<i>The Republic for Which It Stands: The United States during Reconstruction and the Gilded Age, 1865–1896</i> by Richard White (review)

The Republic for Which It Stands: The United States during Reconstruction and the Gilded Age,... characterizations even to racists responsible for legally limiting black com- munity options. Occasionally I found Thomas’s bones to pick with other critics and historians unnecessarily harsh and polemical, as in his continuing beefs with Jennifer Greeson’s ideas about the period or historians’ tendency to amplify racial enmity as the engine of Reconstruction instead of a political economy calculated to disenfranchise blacks. Thomas brings to his subject the courtroom demeanor of a seasoned attorney—not surprising given his expertise in law and literature and the two highly regarded monographs that came before The Literature of Reconstruction. No one could accuse Thomas of not having mastered the secondary literature that undergirds his innovative thinking. Nor can we dismiss his conclusion that, by the early twentieth century, the entanglements of Reconstruction on legal and political fronts had placed people of color on even shakier socioeconomic ground than in the immediate postwar years. Taking great care to interpret the contexts of postemancipation life as writers, judges, and politicians experienced its dense textures, Thomas models how not to allow current historiographic trends to govern our reading of the past. Jane E. Schultz jane e. schultz is a professor of English with affiliations in history and http://www.deepdyve.com/assets/images/DeepDyve-Logo-lg.png The Journal of the Civil War Era University of North Carolina Press

<i>The Republic for Which It Stands: The United States during Reconstruction and the Gilded Age, 1865–1896</i> by Richard White (review)

The Journal of the Civil War Era, Volume 8 (3) – Aug 20, 2018

Loading next page...
 
/lp/university-of-north-carolina-press/i-the-republic-for-which-it-stands-the-united-states-during-nD93Nyy8p6
Publisher
University of North Carolina Press
Copyright
Copyright @ The University of North Carolina Press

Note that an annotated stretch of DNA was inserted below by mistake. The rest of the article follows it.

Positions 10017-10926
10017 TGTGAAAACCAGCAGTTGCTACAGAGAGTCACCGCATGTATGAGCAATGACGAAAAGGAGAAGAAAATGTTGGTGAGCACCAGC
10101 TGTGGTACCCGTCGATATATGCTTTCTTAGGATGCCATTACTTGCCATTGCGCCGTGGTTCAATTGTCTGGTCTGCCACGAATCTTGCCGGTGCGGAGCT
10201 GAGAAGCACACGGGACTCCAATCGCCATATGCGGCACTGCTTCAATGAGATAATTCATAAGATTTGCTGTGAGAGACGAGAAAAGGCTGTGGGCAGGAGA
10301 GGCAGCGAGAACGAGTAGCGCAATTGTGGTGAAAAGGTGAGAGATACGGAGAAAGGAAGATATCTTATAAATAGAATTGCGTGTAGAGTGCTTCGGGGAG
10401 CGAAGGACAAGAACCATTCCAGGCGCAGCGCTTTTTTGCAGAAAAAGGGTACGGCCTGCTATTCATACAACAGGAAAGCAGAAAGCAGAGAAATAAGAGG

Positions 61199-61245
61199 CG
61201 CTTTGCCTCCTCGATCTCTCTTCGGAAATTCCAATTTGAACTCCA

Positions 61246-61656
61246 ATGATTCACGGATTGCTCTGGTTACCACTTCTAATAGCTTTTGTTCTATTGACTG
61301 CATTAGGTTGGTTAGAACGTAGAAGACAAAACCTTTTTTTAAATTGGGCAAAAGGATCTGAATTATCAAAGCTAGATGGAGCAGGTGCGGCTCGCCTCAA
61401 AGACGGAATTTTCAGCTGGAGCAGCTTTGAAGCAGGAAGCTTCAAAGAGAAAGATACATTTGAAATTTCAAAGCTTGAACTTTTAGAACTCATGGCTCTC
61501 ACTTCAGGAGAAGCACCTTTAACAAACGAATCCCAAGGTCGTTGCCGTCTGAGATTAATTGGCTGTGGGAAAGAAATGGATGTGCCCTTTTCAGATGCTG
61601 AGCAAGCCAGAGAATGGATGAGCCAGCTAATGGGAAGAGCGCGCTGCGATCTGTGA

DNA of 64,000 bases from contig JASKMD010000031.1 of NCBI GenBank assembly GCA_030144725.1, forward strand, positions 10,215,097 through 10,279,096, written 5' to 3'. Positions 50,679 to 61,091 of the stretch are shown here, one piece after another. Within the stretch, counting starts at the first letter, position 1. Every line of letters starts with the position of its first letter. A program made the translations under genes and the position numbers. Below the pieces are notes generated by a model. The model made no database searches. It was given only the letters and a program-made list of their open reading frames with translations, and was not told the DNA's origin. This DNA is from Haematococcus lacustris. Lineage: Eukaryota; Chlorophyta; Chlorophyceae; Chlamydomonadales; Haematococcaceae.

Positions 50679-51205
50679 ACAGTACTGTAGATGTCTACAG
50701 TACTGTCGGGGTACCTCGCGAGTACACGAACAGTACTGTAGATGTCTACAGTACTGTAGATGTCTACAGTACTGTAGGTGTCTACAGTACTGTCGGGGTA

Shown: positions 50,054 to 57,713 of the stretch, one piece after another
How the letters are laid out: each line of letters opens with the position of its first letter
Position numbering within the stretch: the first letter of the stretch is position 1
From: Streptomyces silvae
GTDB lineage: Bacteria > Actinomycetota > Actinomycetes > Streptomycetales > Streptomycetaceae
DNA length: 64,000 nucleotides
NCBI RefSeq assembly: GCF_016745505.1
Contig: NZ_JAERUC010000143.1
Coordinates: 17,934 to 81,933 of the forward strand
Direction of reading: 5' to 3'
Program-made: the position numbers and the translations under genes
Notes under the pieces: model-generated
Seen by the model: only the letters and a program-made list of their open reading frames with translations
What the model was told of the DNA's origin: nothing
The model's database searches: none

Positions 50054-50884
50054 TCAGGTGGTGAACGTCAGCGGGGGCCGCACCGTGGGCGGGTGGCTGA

ISSN
2159-9807

Abstract

characterizations even to racists responsible for legally limiting black com- munity options. Occasionally I found Thomas’s bones to pick with other critics and historians unnecessarily harsh and polemical, as in his continuing beefs with Jennifer Greeson’s ideas about the period or historians’ tendency to amplify racial enmity as the engine of Reconstruction instead of a political economy calculated to disenfranchise blacks. Thomas brings to his subject the courtroom demeanor of a seasoned attorney—not surprising given his expertise in law and literature and the two highly regarded monographs that came before The Literature of Reconstruction. No one could accuse Thomas of not having mastered the secondary literature that undergirds his innovative thinking. Nor can we dismiss his conclusion that, by the early twentieth century, the entanglements of Reconstruction on legal and political fronts had placed people of color on even shakier socioeconomic ground than in the immediate postwar years. Taking great care to interpret the contexts of postemancipation life as writers, judges, and politicians experienced its dense textures, Thomas models how not to allow current historiographic trends to govern our reading of the past. Jane E. Schultz jane e. schultz is a professor of English with affiliations in history and

Journal

The Journal of the Civil War EraUniversity of North Carolina Press

Published: Aug 20, 2018

There are no references for this article.

You’re reading a free preview. Subscribe to read the entire article.


DeepDyve is your
personal research library

It’s your single place to instantly
discover and read the research
that matters to you.

Enjoy affordable access to
over 18 million articles from more than
15,000 peer-reviewed journals.

All for just $49/month

Explore the DeepDyve Library

Search

Query the DeepDyve database, plus search all of PubMed and Google Scholar seamlessly

Organize

Save any article or search result from DeepDyve, PubMed, and Google Scholar... all in one place.

Access

Get unlimited, online access to over 18 million full-text articles from more than 15,000 scientific journals.

Your journals are on DeepDyve

Read from thousands of the leading scholarly journals from SpringerNature, Elsevier, Wiley-Blackwell, Oxford University Press and more.

All the latest content is available, no embargo periods.

See the journals in your area

DeepDyve

Freelancer

DeepDyve

Pro

Price

FREE

$49/month
$360/year

Save searches from
Google Scholar,
PubMed

Create folders to
organize your research

Export folders, citations

Read DeepDyve articles

Abstract access only

Unlimited access to over
18 million full-text articles

Print

20 pages / month

PDF Discount

20% off